Michigan is home to many notable individuals, men and women, of all ages. One woman in particular was not only important to our state, but also to the entire nation. She was so remarkable that she was inducted into both the National Women’s Hall of Fame and the Michigan Women’s Hall of Fame. Sojourner Truth was an advocate and a force for women’s rights, the abolition of slavery, and many other noble causes.

Early Years

Sojourner Truth was born as Isabella Baumfree to James and Elizabeth around the year 1797. She grew up a slave in the Dutch-speaking Ulster County, New York. She was bought and sold four times in her young life. Both as a child, and a young woman, she was subjected to harsh physical labor and violent punishments. Truth had 2 children during that time. Her oldest son died in childhood. Her second child, a daughter, was believed to be the product of a rape by her then owner.

Truth found found love with a slave that lived nearby by the name of Robert but was unable to be with him due to the fact that his owner did not approve. At one point, Robert was beaten for trying to see Truth and she never saw him again. She was eventually united with another slave, Thomas, with whom she had 3 more children, beginning in 1815.

Escape to New York

In 1799, the state of New York began the abolition of slavery, but it wouldn’t take effect for almost two more decades. In 1827, Truth escaped to freedom with her infant daughter, Sophia. Heartbreakingly, she had to leave her other children behind. She made her way to New Paltz, New York, where she was taken in by Isaac and Maria VanWagernen.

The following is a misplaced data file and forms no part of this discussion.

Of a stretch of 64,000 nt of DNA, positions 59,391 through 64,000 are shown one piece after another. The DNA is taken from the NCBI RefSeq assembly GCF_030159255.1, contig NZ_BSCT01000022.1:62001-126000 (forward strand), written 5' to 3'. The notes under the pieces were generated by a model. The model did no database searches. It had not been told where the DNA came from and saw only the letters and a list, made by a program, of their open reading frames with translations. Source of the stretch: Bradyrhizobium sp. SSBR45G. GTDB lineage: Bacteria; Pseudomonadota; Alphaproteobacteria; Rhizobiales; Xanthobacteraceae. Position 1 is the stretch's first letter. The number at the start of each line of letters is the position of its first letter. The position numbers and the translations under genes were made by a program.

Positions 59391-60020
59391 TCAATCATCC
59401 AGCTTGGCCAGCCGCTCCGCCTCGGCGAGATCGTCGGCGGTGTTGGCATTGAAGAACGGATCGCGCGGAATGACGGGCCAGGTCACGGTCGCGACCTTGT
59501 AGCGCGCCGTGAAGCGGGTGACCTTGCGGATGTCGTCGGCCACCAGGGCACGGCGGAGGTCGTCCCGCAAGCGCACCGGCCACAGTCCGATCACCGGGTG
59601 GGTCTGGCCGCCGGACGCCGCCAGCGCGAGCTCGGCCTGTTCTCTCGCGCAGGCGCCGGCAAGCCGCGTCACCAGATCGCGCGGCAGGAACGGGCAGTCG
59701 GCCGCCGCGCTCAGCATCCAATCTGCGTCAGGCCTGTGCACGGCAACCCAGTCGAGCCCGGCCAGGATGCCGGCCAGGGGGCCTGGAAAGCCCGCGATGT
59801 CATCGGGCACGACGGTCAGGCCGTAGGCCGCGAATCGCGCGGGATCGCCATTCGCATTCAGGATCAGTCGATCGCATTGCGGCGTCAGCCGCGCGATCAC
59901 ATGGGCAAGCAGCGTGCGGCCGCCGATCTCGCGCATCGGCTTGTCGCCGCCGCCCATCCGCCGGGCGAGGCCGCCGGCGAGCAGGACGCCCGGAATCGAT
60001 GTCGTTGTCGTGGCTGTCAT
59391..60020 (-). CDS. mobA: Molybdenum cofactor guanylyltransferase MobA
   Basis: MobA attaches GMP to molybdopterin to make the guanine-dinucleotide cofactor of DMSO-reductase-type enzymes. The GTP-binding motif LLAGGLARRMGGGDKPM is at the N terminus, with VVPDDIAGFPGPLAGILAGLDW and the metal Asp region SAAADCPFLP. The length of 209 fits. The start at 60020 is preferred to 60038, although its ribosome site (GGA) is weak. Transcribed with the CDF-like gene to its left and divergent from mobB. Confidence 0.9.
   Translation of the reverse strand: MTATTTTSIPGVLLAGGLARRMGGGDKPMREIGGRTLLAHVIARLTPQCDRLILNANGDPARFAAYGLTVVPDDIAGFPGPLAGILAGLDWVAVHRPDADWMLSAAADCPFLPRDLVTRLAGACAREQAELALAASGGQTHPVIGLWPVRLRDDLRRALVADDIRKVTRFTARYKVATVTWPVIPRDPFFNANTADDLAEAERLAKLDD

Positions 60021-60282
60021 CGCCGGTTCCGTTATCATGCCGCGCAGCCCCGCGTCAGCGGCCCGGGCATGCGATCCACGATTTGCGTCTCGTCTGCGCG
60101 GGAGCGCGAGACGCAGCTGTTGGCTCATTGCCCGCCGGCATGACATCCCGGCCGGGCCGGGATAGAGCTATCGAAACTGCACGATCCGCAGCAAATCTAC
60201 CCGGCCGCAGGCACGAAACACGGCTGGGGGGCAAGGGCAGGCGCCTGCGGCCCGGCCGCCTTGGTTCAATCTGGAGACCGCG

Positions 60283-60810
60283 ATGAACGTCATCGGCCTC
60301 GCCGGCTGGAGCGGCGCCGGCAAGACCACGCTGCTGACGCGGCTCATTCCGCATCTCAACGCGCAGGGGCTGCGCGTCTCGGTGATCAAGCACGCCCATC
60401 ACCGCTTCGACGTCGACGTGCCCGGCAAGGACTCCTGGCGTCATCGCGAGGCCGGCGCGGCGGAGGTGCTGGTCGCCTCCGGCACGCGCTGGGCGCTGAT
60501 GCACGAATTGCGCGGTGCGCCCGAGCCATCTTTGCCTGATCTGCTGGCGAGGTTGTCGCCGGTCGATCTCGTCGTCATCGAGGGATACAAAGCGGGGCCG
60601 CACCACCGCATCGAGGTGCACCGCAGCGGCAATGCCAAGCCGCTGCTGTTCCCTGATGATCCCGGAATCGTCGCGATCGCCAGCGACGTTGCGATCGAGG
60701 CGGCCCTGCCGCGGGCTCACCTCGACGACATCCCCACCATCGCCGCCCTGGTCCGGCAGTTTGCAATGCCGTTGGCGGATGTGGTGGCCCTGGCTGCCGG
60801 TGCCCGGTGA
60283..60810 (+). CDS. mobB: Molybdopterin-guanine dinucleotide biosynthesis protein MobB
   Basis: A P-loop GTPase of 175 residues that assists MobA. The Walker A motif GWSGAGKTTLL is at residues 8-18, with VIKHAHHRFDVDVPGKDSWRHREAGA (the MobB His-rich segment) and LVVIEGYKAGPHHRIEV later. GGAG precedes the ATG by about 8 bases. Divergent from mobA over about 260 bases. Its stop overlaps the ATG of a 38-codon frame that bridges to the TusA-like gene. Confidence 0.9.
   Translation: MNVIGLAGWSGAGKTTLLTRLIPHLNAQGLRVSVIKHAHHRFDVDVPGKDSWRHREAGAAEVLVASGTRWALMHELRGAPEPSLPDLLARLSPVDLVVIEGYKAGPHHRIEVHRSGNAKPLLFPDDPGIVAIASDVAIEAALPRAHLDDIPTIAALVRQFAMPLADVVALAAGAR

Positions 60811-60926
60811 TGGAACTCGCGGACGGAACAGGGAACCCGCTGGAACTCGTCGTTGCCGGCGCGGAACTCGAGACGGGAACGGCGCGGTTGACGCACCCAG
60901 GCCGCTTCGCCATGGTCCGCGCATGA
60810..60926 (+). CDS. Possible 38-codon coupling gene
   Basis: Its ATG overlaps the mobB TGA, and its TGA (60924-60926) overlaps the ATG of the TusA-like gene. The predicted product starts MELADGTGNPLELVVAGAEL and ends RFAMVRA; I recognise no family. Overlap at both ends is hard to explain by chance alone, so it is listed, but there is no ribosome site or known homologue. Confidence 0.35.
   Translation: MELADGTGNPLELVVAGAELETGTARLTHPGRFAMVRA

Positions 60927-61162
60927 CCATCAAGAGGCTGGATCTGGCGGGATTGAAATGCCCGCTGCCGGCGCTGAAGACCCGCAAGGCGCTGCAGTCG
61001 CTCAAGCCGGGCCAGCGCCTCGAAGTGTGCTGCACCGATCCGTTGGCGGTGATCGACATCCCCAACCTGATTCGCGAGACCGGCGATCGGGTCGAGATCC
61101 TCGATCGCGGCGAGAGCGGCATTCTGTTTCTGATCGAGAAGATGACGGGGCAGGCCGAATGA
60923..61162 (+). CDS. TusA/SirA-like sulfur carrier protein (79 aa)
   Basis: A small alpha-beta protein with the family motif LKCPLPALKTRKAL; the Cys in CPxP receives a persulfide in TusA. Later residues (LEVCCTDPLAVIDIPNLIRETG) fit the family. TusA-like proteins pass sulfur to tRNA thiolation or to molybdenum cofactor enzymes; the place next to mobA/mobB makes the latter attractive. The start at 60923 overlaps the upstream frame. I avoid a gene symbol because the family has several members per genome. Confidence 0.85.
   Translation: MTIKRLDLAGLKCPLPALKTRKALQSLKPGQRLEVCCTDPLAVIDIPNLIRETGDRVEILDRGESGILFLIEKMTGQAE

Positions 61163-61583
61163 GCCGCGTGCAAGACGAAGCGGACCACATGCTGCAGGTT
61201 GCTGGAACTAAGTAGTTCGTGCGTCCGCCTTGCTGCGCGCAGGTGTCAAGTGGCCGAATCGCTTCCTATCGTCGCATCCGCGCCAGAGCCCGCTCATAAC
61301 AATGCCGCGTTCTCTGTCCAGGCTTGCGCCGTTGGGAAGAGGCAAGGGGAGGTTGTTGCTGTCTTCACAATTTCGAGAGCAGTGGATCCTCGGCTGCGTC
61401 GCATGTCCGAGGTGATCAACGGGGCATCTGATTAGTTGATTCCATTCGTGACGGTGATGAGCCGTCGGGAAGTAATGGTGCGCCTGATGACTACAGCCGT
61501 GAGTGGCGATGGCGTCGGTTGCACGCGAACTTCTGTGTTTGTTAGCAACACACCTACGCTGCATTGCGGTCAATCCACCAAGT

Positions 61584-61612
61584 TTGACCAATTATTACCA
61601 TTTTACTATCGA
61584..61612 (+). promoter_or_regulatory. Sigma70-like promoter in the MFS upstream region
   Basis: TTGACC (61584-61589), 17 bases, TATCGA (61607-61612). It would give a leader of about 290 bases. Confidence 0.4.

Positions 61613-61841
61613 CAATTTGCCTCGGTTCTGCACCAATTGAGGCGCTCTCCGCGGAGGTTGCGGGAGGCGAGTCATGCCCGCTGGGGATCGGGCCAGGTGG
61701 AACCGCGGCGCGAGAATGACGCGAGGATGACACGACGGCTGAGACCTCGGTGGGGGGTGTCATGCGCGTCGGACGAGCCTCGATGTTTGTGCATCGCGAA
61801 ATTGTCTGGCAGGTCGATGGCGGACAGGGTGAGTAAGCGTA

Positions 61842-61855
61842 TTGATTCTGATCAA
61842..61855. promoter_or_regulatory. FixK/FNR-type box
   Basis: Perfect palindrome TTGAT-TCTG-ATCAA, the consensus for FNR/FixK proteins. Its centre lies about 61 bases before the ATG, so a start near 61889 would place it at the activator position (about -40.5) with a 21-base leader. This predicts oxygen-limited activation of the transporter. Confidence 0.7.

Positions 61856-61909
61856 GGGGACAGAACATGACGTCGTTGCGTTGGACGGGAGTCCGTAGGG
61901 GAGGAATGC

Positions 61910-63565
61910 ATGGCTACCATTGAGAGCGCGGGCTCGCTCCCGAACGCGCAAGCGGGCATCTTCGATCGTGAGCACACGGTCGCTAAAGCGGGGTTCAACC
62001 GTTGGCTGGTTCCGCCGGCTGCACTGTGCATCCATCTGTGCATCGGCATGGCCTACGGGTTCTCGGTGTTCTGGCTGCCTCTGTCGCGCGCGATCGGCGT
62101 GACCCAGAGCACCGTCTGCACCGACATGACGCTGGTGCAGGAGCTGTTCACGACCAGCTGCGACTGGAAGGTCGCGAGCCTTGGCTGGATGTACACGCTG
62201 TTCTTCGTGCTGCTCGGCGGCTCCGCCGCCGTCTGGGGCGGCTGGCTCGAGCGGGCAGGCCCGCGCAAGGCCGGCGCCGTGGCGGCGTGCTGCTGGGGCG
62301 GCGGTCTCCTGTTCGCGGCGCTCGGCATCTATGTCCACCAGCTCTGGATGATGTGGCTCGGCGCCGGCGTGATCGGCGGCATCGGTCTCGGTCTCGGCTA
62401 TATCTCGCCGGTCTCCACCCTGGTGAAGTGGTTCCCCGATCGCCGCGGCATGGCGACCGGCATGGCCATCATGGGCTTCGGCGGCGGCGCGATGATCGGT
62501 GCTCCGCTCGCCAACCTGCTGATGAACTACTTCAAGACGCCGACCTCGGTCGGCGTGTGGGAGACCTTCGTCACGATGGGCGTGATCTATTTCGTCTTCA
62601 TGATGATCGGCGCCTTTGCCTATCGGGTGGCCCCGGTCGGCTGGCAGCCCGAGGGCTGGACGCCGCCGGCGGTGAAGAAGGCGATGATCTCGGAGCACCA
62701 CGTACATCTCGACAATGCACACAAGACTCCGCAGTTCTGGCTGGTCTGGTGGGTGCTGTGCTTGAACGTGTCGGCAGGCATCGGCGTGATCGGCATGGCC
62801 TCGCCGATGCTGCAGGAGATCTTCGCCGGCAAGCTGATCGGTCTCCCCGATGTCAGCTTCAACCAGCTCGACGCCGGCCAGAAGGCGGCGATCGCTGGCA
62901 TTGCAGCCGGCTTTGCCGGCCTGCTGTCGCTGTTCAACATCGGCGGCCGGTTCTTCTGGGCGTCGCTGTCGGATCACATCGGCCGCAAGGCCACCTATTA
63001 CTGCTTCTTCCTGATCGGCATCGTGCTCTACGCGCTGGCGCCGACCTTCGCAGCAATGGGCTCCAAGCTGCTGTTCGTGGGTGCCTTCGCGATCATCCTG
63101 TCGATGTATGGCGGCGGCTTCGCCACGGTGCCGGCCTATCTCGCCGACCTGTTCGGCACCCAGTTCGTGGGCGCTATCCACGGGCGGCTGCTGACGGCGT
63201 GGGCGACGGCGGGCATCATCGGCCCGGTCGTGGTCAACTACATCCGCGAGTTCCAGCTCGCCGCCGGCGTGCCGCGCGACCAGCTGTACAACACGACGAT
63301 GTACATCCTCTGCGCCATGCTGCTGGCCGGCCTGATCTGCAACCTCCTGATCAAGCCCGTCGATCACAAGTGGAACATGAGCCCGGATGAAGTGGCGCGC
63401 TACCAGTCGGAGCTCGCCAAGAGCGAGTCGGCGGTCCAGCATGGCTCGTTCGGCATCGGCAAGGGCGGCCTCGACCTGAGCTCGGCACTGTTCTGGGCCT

The VanWagernens bought her freedom, set her free, and helped redirect her life. While living with them, she learned that her son, Peter, had been illegally sold into slavery in Alabama. Truth took the issue to court with the help of the abolitionist couple and in 1828, her five-year-old son was returned. She also became a Christian while living with the VanWagernens.

Truth then moved to New York City, where she worked for a local minister. By the early 1830s, she participated in religious revivals that were taking over the state. It was through those events that she became a charismatic and well-known speaker. In 1843, she declared that the Spirit called on her to preach the truth. Consequently, she took the name Sojourner Truth on June 1st of that year, and began to travel and preach.

Meeting Garrison and Douglass

By 1844, she was living in a community in Florence, Massachusetts. While there, she met abolitionists William Lloyd Garrison and Frederick Douglass. When the community disbanded, she relocated to work for Garrison’s brother. Garrison’s anti-slavery organization encouraged Truth to give speeches about the evils of slavery. She never learned to read or write. Yet, she dictated what would become her autobiography, The Narrative of Sojourner Truth, to Olive Gilbert in 1850. Garrison published the memoirs, allowing Truth to survive on the sales of the book.